Blog

From the Collections

Show Navigation
  • Dr Oliver Wrong: a salt and water physician

    11/10/2016

    Dr Oliver Wrong, best known as an academic and clinical nephrologist, was a salt and water physician. Meaning that he was mostly interested in what simple substances (such as water, potassium, sodium, and magnesium) could reveal about life – which… Continue reading

  • A rumbustious ode to Buxton

    07/10/2016

    For National Poetry Day, Chris Hilton shares an unlikely offering from our collections. We’ve often said that if the Wellcome Library needed a mission statement, one possibility would be “more than you think”: a collection built around the central organising… Continue reading

  • Polymorphous polypharmacy

    27/09/2016

    People taking medicines often take more than one medicine simultaneously. Polypharmacy and combination therapy can have many advantages, as well as a number of difficulties, such as non-compliance, unwanted side effects, drug-resistant infections, medical disasters, and waste of money. It… Continue reading

  • Crick on consciousness

    14/09/2016

    In the States of Mind exhibition at Wellcome Collection you’ll find a small section dedicated to Francis Crick’s work on the science of consciousness. Since the Library also has Crick’s personal papers, we decided to take a closer look at… Continue reading

  • Social science in action: reports from Tavistock Institute of Human Relations (TIHR) Archive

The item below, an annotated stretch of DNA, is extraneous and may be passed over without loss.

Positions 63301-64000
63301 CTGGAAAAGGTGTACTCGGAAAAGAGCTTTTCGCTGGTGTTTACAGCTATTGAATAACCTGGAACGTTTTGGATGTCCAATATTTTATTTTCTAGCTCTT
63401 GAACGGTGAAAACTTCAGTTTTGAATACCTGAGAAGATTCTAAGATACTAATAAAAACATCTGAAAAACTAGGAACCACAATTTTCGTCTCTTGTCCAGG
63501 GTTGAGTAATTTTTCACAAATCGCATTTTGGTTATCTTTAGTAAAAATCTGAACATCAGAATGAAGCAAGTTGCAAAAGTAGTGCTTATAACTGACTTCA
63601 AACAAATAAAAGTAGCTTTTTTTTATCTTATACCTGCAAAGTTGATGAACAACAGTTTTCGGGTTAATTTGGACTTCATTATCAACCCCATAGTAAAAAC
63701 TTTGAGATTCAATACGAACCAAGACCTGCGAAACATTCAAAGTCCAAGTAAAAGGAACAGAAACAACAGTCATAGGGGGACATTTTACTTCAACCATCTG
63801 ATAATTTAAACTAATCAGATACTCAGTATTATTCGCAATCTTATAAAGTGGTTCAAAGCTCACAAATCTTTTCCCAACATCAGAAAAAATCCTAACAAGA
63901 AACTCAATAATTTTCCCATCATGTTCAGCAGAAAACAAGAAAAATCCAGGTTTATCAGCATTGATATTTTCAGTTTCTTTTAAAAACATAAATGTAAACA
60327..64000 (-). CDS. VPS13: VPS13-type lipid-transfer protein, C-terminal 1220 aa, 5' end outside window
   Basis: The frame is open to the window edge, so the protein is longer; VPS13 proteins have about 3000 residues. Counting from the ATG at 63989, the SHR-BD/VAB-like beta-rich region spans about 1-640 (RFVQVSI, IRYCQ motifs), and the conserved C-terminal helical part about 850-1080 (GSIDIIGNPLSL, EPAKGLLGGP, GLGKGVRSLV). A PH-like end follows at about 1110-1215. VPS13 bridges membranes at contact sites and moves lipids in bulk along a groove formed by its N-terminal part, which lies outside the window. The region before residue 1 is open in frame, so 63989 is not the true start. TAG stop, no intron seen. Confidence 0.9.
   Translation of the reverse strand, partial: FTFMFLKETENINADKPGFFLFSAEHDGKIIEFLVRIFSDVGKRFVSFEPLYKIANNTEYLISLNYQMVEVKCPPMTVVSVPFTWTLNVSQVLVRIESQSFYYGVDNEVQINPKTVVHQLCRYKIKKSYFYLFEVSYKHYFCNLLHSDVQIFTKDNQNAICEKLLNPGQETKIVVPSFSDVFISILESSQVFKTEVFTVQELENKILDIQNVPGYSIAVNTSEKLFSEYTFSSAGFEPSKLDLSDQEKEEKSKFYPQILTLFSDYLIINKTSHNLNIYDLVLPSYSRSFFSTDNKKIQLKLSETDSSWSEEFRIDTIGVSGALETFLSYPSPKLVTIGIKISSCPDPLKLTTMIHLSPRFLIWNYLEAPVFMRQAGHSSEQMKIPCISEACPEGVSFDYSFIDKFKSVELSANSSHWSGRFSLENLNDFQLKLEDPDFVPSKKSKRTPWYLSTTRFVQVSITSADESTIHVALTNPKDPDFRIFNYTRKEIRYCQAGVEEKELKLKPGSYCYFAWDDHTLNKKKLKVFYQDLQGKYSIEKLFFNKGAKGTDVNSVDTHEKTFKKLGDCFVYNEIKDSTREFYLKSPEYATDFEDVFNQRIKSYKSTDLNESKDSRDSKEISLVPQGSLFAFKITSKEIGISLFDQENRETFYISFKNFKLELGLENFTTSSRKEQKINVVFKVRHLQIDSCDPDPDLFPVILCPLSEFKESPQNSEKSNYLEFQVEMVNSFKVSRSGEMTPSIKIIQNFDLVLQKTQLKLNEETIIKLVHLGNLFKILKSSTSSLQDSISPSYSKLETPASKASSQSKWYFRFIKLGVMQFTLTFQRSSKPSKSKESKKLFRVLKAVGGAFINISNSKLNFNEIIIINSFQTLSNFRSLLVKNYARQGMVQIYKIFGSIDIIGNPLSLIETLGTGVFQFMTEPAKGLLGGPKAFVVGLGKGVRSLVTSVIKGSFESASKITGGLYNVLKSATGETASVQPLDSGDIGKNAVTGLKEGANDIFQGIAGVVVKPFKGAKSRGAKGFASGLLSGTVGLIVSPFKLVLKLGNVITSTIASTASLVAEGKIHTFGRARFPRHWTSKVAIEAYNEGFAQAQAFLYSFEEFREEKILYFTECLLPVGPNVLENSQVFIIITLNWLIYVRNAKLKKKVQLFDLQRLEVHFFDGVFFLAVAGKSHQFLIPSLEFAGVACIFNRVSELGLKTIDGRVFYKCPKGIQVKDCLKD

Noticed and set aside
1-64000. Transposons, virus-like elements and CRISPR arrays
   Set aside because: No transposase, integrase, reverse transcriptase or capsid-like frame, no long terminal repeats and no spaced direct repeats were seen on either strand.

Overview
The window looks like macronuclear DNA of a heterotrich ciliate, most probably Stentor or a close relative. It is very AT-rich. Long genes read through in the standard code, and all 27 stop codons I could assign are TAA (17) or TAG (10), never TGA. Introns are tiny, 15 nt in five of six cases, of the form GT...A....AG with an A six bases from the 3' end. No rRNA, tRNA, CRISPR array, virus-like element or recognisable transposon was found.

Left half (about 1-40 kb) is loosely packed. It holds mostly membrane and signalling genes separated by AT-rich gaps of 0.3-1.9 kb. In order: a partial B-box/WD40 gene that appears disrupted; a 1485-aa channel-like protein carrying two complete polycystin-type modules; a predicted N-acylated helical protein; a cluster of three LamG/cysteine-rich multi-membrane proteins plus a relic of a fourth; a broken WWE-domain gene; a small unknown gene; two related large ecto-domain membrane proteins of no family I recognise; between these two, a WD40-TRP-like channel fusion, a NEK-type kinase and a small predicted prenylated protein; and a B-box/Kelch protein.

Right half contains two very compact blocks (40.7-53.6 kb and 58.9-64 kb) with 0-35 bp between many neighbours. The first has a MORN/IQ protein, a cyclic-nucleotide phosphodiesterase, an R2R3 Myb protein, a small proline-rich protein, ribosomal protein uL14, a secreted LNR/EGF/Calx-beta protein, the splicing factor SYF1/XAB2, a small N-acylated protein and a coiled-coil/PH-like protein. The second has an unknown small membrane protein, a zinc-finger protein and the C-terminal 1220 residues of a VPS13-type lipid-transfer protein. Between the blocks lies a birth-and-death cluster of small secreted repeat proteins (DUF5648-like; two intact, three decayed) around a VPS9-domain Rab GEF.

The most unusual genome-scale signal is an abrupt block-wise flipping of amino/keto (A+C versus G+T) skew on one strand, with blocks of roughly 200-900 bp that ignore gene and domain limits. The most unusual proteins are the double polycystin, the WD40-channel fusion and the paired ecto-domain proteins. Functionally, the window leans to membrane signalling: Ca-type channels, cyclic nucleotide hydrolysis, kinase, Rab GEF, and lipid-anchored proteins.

01/09/2016

    The first 130 boxes from the Tavistock Institute of Human Relations (TIHR) archive have now been catalogued and are available for researchers to discover, explore, and interpret at Wellcome Library. These papers – the registered document series (SA/TIH/B/1) – provide… Continue reading

  • Dogs of the Wellcome Library

    26/08/2016

    We know that Henry Wellcome loved his cats, but it’s National Dog Day so to balance out the cats here are a few dogs from our collections. The life story of a fowl   A history and description of the modern… Continue reading

  • Denis Burkitt’s safari diaries

    23/08/2016

    Denis Parsons Burkitt (1911-1993), while posted at the Mulago Hospital and Makerere Medical School in Kampala, Uganda, in the 1950s and 1960s, was the first to describe a childhood cancer which became known as Burkitt’s lymphoma. From the latter 1960s… Continue reading

  • Wound man in 1495 printed book.

    Wound man Part 2: afterlives

    18/08/2016

    The remarkable manuscript image of the wound man did not die with the medieval medical world that created it, finding a rich afterlife in the Renaissance and beyond. With the adoption of new print technologies in the second half of… Continue reading

  • Wound man image.

    Wound man Part 1: origins

    12/08/2016

    The ‘wound man’ is an enigmatic and troubling figure from the world of medieval and early modern medical manuscripts.     Staring impassively out of the page, he bears a multitude of graphic wounds. His skin is covered in bleeding… Continue reading

  • How to survive the dog-days of summer

    10/08/2016

    Are you wilting under the heliacal rising of Sirius, Orion’s best friend, otherwise known as the ‘dog-days of summer‘?  Whether or not you have modern air conditioning (or servants to fan your heated brow), history provides us with a number of examples… Continue reading